Ford Motor Company and Lear Corporation will mark an automotive milestone in August when production of soy-based foam for seats begins in the 2008 model year Ford Mustang.
America's beloved pony car will use the industry's first soy-based flexible foam in the seat backs and seat cushions beginning in August at the Auto Alliance International factory in Flat Rock, Michigan, home of the Ford Mustang.
Ford has a rich history in incorporating soy based materials into its products. The Model T, for example, once contained 60 pounds of soybeans in its paint and molded plastic parts. Ford again showcased its industry-leading work with soy-foams in 2003 on the Model U concept, which featured soy-based seat cushions as well as a soy-based resin composite tailgate.
"Our technical team had to overcome several significant hurdles to bring this environmentally responsible technology to production," said Gerhard Schmidt, vice president of Research & Advanced Engineering at Ford Motor Company. "We are pleased that our diligent efforts in developing this technology have resulted in the production of soy-foam for the Ford Mustang."
Ford was the first automaker in the world to demonstrate that soy-based polyols could be used at high percentage levels to make foam capable of meeting or exceeding automotive requirements. In 2004, Ford and Lear formed a partnership to commercialize soy-foam applications, with initial work concentrating on the molding of headrest and armrest components.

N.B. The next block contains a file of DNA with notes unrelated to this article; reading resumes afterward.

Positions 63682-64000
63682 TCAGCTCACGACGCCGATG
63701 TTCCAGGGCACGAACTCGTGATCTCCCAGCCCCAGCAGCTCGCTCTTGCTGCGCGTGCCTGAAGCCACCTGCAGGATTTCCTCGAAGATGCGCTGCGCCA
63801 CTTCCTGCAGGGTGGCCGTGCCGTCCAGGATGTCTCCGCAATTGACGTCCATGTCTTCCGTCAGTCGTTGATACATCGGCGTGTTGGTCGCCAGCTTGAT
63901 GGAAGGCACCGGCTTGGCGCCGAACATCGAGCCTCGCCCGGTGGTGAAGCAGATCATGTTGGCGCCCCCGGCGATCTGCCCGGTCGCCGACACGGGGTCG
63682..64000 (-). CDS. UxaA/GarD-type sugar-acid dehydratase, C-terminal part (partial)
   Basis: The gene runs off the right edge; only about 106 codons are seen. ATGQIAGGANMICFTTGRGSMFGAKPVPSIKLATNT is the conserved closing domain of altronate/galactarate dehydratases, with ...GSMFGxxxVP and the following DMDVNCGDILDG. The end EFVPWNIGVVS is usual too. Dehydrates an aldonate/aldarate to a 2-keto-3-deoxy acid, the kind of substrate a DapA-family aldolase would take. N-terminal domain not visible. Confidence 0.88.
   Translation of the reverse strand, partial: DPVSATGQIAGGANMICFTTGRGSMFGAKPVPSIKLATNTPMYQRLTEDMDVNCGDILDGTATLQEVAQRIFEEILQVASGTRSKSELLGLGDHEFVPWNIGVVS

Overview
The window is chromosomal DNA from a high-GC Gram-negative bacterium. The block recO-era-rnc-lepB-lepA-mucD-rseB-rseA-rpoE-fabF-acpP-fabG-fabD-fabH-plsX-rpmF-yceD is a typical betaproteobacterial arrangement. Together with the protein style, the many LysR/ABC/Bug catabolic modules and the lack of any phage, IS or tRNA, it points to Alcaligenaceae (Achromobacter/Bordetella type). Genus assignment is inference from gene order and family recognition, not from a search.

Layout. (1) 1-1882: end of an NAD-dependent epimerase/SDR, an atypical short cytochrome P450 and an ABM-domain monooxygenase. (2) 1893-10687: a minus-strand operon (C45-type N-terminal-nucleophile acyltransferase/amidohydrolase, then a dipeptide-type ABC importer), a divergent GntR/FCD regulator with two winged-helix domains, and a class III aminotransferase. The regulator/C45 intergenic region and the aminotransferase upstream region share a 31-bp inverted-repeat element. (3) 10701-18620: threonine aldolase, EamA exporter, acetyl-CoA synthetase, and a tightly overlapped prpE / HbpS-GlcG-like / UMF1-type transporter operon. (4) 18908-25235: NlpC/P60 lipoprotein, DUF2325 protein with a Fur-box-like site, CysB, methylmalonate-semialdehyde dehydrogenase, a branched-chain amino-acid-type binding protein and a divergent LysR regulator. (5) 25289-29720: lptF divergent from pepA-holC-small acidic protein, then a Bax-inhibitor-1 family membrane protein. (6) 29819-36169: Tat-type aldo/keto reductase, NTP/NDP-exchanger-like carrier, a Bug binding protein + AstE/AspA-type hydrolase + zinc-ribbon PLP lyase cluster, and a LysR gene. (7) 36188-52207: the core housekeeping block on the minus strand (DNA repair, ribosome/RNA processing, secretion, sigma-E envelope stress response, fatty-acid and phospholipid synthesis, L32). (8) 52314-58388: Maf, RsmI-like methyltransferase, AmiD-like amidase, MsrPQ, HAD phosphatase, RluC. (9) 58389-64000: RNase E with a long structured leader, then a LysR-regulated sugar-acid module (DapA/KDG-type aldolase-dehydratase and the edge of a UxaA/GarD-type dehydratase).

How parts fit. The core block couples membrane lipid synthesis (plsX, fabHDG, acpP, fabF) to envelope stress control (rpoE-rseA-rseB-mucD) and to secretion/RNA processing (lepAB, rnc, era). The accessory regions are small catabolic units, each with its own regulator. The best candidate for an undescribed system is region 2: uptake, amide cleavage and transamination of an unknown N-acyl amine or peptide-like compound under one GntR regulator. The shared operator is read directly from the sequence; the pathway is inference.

Lear is a leader in the area of environmental systems for automotive seating with industry firsts, such as the use of expanded polypropylene and polyethylene materials. These materials are used in place of traditional polyurethane foam which offers lower mass and is 100 percent recyclable.
"Using renewable resources is an important means to supplying automotive products that improve environmental impact," said Ray Scott, senior vice president and president of Lear's Seating Systems Division. "This also helps in reducing the amount of pollution in the production of materials for automotive use. Ford Motor Company and Lear Corporation are able to bring this product to market ahead of our competitors due largely to our collaborative work with in the area of 'Green' technology."
The environmental advantages of soy-foam include: a reduction of carbon dioxide (CO2) emissions when compared to current petroleum-based material, lower energy required to produce the material, up to 24 percent renewable content, and a reduction of dependence on volatile energy markets.
Ford and Ford and Lear collaborated with the United Soybean Board - New Uses Committee (a group of 64 farmers and agriculture industry leaders), Urethane Soy Systems Company, Bayer Corporation and Renosol Corporation on soy-foam development.
Friendlier to the Environment
"Soy is a very green, renewable resource," says Debbie Mielewski, technical leader for Ford's Materials Research & Advanced Engineering Department. "Using soy-based foam gives us the opportunity to conserve natural resources and reduce our environmental footprint."
Most automotive manufacturers today use 100 percent petroleum-based polyol foam. Each vehicle produced today contains an average of 30 pounds of petroleum-based foam. The total annual worldwide market for the foam is 9 billion pounds. Mielewski says auto manufacturers research and development of renewable, more environmentally friendly materials to produce the foam, could have a significant environmental impact.